[notify]
Alva BH

I ordered the- best dog for me- & got her
 
 
Barked: Wed Apr 17, '13 9:32am PST 
Alva was housetrained without a crate. But she was 8 weeks old and arrived from a breeder so she had a good start to become a clean dog. She had also already learned to do her business on newspapers on the floor which made my job easier. Yet I have heard that housetraining an older pooch is started just like with a small puppy.

1) Walk, walk, walk. Walk the dog often. Every time your dog does it outdoors, praise. I walked Alva every 2nd hour but she was a puppy and could not hold it longer. Later I could increase the time. Some people walk a dog in housetraining whenever he has eaten, slept or played or hasn't been walked for a while. Make sure that the dog is not scared or in distress and that she/he can pee/poo undisturbed.

2) Observe your dog. Is there something she/he does before peeing/pooing? Does she/he prefer some surfaces or places? When she/he has to pee/poo? If you find any patterns, be ready and take the dog out.

3) You can limit your dog's access in the house by doors or baby gates or tether him/her to you so that you can make your job to clean up easier. Also when you're at home, keep an eye on the dog so that you see any sign he/she needs a walk.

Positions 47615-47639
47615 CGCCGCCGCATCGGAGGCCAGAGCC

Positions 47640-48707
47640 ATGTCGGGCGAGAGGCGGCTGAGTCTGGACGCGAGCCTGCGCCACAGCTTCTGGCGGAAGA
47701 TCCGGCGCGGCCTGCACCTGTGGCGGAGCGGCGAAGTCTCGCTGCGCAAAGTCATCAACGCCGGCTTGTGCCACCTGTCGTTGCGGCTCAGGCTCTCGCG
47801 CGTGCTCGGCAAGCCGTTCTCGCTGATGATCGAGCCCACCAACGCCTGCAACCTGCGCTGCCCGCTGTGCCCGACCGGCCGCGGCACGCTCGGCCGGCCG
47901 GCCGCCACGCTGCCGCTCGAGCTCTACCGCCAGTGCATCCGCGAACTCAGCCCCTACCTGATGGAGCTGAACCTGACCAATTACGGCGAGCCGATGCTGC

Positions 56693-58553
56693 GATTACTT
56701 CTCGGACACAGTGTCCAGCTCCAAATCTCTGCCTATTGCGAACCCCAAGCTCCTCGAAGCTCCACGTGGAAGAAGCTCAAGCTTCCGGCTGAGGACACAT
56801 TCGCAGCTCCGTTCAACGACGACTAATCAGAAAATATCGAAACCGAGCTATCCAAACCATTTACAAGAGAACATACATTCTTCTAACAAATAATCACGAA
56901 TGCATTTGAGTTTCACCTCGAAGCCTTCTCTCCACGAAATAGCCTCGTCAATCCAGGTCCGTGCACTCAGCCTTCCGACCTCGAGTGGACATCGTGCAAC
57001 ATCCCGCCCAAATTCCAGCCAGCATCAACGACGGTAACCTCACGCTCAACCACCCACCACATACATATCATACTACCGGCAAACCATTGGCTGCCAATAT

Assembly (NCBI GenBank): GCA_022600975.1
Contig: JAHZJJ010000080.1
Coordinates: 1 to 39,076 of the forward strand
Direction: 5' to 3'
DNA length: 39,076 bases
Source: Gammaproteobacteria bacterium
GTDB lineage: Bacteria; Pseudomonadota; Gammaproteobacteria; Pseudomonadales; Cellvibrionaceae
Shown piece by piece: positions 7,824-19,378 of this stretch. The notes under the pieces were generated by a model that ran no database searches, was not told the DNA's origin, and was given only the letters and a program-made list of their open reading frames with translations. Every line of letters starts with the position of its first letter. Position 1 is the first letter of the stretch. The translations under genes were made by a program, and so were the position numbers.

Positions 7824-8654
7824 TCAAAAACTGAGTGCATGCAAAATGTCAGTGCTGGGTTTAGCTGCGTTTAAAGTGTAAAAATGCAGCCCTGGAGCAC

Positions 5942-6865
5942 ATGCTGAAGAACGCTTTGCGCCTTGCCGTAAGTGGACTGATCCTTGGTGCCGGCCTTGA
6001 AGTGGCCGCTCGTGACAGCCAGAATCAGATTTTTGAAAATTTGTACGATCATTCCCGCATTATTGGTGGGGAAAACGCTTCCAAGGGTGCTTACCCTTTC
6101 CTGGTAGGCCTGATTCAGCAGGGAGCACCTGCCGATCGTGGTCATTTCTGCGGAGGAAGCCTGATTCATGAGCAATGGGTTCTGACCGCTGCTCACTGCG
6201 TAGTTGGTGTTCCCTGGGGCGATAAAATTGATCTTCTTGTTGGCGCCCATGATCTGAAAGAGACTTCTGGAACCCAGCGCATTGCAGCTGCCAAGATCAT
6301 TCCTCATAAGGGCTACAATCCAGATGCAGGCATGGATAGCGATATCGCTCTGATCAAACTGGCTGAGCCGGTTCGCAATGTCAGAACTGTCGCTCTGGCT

[notify]

Jax (earned- her wings- 5/30/12)

Give me your- toy.
 
 
Barked: Wed Apr 17, '13 7:03pm PST 
Jax came from a horrible place and had no idea about cleanliness. The tethering is a great idea, but in addition, I took Jax out every 15 minutes until she figured out that if she peed and pooped outside, she got lots of praise and treats. After that, I increased it to every half hour, then to an hour and so on. It's a lot of work at first, but after a few days, I could start increasing the time. If your consistent, they catch on fast. If your hit or miss, then it will take them longer. Good Luck!
[notify]
Bunny

Black dogs rock!
 
 
Barked: Thu Apr 18, '13 3:30am PST 
Congratulations on your new addition and good job!way to go I can't improve on the suggestions already given because I also gated mine and watched them like a hawk laugh out loud The crate traing for Bunny just came a couple of years agosmile
[notify]


Member Since
12/02/2012